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Lightweight UI Toolkit Developer’s Guide

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Document Information


1.  Introducing the Lightweight UI Toolkit Library

2.  Using Lightweight UI Toolkit Widgets

3.  Using Lists

4.  Table and Tree

5.  Using Dialogs

6.  Using Layout Managers

7.  Painters

7.1 Using Painter

7.2 Painter Chain

7.3 Glass Pane

8.  Using the Style Object

9.  LWUIT Implementation

10.  HTMLComponent

11.  Theming

12.  Resources

13.  Using Transitions and Animations

14.  M3G

15.  Logging

16.  Authoring Components

17.  Portability and Performance



Chapter 7


Painter is an interface that can be used to draw on a component background. The Painter draws itself and then the component draws itself on top within the restrictions of the component bounds. One of the biggest advantages of using a painter is that you can write arbitrary code to draw the component background. An example of such code might be a gradient background for a component, or tiling (using an image to tile the component background). Using a generic painter allows you to reuse background painters for various components.

Note - To view the painter drawing, a component must have some level of transparency.

To clarify these points, assume you want to make a painter that draws a diagonal line in the background of a component. This kind of painting is vectoring since you are specifying the absolute coordinates and dimensions of a component. You can reuse the painter for other components.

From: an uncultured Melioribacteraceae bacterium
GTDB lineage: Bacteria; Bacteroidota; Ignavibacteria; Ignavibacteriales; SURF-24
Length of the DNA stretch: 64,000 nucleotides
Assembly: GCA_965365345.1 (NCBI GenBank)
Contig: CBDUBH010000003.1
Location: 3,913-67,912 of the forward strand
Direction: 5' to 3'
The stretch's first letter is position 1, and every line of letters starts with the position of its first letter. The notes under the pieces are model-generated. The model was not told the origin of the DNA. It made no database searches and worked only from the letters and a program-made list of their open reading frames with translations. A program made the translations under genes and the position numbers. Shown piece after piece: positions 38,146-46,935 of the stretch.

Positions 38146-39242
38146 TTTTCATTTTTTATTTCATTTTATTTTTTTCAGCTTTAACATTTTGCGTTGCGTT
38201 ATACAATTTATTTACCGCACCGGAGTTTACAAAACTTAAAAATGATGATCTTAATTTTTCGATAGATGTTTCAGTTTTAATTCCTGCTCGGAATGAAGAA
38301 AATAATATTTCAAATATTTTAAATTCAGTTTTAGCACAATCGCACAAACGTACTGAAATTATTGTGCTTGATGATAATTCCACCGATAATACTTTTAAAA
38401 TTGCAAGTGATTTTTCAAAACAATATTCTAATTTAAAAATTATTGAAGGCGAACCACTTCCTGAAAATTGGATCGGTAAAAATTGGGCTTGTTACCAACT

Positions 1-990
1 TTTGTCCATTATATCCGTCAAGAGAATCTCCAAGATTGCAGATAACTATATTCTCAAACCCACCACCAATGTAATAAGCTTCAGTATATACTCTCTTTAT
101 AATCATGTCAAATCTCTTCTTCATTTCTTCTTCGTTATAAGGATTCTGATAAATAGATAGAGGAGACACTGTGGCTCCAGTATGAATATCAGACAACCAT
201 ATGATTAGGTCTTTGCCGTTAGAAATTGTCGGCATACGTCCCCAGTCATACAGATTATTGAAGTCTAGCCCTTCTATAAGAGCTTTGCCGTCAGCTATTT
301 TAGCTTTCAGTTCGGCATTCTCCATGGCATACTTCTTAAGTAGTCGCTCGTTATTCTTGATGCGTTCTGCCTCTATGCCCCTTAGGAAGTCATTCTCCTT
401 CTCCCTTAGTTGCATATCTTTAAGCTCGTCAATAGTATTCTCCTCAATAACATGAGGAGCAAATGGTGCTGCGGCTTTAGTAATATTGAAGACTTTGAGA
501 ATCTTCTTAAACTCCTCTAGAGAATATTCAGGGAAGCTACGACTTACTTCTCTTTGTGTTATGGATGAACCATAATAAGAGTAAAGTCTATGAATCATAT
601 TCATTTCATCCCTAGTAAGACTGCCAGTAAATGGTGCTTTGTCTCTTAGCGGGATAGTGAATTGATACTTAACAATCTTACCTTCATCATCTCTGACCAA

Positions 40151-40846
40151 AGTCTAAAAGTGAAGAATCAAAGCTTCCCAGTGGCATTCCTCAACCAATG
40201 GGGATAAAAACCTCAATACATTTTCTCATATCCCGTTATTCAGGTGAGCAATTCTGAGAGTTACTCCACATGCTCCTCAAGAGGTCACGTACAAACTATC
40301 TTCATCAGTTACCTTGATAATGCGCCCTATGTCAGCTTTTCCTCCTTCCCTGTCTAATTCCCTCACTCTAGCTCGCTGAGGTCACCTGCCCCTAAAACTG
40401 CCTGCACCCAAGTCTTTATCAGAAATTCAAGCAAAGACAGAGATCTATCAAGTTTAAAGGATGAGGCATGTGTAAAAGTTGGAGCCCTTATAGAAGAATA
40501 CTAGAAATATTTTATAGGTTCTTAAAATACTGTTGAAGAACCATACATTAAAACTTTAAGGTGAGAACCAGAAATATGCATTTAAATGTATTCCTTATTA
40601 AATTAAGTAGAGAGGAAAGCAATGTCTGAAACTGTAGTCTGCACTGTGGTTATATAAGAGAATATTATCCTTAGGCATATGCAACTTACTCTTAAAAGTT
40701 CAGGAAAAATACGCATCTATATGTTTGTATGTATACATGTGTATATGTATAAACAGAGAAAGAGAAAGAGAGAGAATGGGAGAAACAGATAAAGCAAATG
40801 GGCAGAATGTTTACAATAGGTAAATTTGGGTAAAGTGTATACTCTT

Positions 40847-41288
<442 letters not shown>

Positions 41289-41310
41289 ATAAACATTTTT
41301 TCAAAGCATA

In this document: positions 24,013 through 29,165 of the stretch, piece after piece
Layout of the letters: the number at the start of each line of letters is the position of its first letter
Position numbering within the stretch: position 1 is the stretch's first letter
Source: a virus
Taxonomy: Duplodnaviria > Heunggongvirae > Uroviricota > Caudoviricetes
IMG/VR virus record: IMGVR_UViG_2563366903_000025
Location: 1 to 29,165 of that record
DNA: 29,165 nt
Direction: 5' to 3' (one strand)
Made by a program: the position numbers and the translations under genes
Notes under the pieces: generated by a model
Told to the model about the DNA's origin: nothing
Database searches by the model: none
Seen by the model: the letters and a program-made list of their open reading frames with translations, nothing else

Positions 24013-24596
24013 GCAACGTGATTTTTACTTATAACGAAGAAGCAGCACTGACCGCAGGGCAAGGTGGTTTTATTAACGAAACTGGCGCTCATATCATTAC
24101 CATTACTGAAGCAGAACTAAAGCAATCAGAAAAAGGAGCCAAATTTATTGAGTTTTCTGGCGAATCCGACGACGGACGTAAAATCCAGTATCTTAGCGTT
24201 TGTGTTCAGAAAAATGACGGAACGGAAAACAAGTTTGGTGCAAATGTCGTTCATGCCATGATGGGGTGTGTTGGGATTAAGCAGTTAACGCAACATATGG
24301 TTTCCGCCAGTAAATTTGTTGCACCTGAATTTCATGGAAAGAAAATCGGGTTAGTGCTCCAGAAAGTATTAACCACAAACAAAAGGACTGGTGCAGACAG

7.1 Using Painter

The Painter code might look like the following example:

Painter diagonalPainter = new Painter() {
   public void paint(Graphics g, Rectangle rect) {
                 rect.getX() + rect.getSize().getWidth(),
                 rect.getY() + rect.getSize().getHeight());

To use the diagonalPainter you created, use it as the component background painter:


Let's create a Label, Button and a RadioButton and set their background painter with the above diagonalPainter.

Label myLabel  = new Label(Image.createImage("/images/duke.png"));
Button myButton  = new Button("Image and Text Button");
RadioButton myRadioButton = new RadioButton("RadioButton");

The three components are shown in link iconLabel, Button, and RadioButton With diagonalPainter in Background.

Label, Button, and RadioButton With diagonalPainter in Background
Label, Button, and RadioButton With diagonalPainter in Background

As a result, you see a diagonal line that is painted in the components’ background (behind the Duke images and text).

7.2 Painter Chain

Sometimes a single painter is not enough to represent complex drawing logic necessary for an application's needs. The painter chain allows you to bind together several painters and present them as one. This can be used to separate responsibilities. For example, one painter can draw a background image while another painter can highlight validation errors.

To create a painter chain just use:

PainterChain chain = new PainterChain(new Painter[]{painter1, painter2});

The painter chain is very useful with the glass pane.

7.3 Glass Pane

The glass pane is a painter that is drawn on top of the form. The form cannot paint over the glass panel! This allows creating very unique visual effects for an application and allows a developer to implement functionality such as validation errors, or special effects such as fading tooltips.A glass pane can be installed using a painter chain to prevent a new glasspane from overriding the already installed glass pane.

To install a glass pane invoke:

Painter glassPane = ...;

Use this code to   install a glass pane without overriding an existing glass pane (this method works correctly even if a glass pane is not installed):

Painter glassPane = ...;
PainterChain.installGlassPane(myForm, glassPane);